Inswing vs. Outswing Doors
Your exterior doors are a fundamental feature of your home. The front entry door allows guests to come and go, and the patio door connects the indoors with the backyard, allowing you to make the most of your property. If you want to install a new hinged patio door or replace your front entry door, you have an important decision to make: will you install an inswing or outswing door?
Depending on the layout of your entryway or back patio, it may be obvious whether to install an inswing or outswing door just by evaluating the space you have available. For instance, perhaps your patio door leads outside from the kitchen and you have a table positioned directly in front of it. An outswing door is beneficial in this situation.
On the other hand, perhaps space constraints exist on the exterior. If you prefer to keep potted plants or a patio table right outside the entrance, an inswing door accommodates this better.
Door Swing Codes
- Public doors swing outward: Have you ever noticed that doors in commercial buildings always swing outward? This is required by the International Building Code to prevent a horde of people from pressing up against the door in an evacuation, which would make it impossible to open and thus trap people inside.
- Doors in hurricane-prone areas swing outward: High winds from a hurricane are more likely to push an inswing door open, but this isn’t possible with an outswing door.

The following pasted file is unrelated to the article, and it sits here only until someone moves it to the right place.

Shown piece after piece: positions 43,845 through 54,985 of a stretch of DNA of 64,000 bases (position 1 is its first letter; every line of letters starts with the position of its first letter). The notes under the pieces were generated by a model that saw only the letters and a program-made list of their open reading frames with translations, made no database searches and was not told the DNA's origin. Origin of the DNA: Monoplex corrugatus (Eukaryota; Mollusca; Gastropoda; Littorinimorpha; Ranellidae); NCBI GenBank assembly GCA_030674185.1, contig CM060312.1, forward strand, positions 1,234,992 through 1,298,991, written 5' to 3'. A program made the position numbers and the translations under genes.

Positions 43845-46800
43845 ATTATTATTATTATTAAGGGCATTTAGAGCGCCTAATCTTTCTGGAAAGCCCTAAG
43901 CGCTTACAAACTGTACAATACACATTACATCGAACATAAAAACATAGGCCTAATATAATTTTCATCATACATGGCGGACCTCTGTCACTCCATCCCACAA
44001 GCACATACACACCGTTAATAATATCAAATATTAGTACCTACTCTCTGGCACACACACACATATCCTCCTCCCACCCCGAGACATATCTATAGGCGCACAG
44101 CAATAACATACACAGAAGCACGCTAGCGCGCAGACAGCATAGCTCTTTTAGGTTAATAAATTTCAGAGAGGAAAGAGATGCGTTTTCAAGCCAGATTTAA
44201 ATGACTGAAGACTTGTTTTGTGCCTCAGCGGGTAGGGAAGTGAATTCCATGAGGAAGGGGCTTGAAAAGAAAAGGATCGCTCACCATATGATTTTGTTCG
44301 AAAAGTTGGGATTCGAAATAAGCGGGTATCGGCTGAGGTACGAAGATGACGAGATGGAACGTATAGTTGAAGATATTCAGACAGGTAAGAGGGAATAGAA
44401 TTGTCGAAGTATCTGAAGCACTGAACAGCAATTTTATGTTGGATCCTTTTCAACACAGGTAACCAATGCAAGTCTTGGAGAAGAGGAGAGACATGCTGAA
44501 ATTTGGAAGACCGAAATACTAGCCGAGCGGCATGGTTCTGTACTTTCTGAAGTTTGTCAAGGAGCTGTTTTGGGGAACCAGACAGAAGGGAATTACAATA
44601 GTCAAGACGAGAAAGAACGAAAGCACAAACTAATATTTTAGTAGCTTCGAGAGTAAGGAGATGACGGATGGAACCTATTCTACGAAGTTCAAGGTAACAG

- Doors in snow-prone areas swing inward: In climates where it can snow several feet in a single storm, entry and patio doors should swing inward. This way, you won’t become trapped inside your home if a huge snow drift presses up against the door.
Ease of Operation
- Inswing doors feature a sweep gasket at the threshold to keep air and water out. Friction is necessary to help this gasket seal tightly. An unfortunate side effect is that inswing doors operate stiffly.
- Outswing doors feature a positive stop and compression gasket. This creates a weather-tight seal without friction, so the door is easy to open.
Protection from Water and Air Infiltration
- Inswing doors are more vulnerable to wind and rain leaks because of the threshold design. To prevent this problem, adjust the sweep gasket as necessary and replace weatherstripping when it wears out.
- Outswing doors aren’t as susceptible to wind-driven rain and water infiltration thanks to their threshold design. Plus, since the door pushes against the frame when the wind blows, it can resist hurricane-force winds more effectively.
- Inswing doors have hinges located on the interior, which is a good security feature. Unfortunately, they can be forced open more easily because of the direction they swing. To counteract this, be sure to install heavy-duty strike plates and deadbolt locks.
- Outswing doors are very difficult to force open from the exterior, a big security plus. However, the hinges are located on the outside, so you’ll need to choose a style that doesn’t have removable pins to eliminate this potential home security threat.
Looking for Inswing or Outswing Doors in MD, DC, or VA?
In the end, choosing an inswing or outswing door depends on your home’s space needs, the climate where you live, and your personal preferences. Quality Window & Door installs a wide selection of both inswing and outswing entry and patio doors from several manufacturers, including Weather Shield.
To see high-quality doors in action, please visit one of our local showrooms in Maryland and Northern Virginia. Then, contact Quality Window & Door to request a free in-home consultation and door installation quote.
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